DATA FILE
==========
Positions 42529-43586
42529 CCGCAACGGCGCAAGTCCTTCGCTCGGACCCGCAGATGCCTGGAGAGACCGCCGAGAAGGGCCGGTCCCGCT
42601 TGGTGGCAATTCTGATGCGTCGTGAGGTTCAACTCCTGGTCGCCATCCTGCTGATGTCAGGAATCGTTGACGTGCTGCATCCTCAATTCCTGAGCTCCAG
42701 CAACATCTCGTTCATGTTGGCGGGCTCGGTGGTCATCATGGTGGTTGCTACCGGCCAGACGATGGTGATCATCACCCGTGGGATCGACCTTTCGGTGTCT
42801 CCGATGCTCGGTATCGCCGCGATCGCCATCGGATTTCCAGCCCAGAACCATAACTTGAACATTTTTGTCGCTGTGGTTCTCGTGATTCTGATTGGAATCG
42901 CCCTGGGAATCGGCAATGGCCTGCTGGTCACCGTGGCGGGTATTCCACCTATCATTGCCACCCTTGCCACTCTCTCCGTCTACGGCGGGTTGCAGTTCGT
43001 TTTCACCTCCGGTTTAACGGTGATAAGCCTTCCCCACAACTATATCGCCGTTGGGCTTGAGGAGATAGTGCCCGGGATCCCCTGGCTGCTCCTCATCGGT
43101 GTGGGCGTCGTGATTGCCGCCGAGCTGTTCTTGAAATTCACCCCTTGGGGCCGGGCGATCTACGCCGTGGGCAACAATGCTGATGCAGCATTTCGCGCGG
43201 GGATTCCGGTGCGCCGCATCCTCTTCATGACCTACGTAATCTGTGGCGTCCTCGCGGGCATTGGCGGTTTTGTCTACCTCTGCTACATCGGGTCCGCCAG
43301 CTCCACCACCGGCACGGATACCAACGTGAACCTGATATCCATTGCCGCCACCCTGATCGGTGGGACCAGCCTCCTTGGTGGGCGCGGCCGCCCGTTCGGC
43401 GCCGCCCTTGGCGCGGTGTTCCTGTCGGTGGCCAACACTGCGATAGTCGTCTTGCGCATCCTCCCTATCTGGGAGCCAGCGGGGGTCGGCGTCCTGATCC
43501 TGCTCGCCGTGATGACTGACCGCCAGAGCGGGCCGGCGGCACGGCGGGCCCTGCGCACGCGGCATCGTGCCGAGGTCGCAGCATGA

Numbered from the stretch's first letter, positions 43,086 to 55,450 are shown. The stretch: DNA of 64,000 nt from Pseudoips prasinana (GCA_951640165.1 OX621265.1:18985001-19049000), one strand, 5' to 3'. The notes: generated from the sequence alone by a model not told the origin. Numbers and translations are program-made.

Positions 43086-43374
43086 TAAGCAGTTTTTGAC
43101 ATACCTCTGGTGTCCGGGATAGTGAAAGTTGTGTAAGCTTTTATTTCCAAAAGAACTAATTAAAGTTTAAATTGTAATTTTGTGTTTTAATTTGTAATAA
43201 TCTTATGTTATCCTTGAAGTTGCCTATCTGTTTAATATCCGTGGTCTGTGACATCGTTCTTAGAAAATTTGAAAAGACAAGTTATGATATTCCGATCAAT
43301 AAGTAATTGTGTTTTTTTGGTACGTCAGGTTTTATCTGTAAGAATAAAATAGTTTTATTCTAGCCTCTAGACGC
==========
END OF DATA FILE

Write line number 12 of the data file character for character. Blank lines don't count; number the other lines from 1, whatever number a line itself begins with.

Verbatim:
43501 TGCTCGCCGTGATGACTGACCGCCAGAGCGGGCCGGCGGCACGGCGGGCCCTGCGCACGCGGCATCGTGCCGAGGTCGCAGCATGA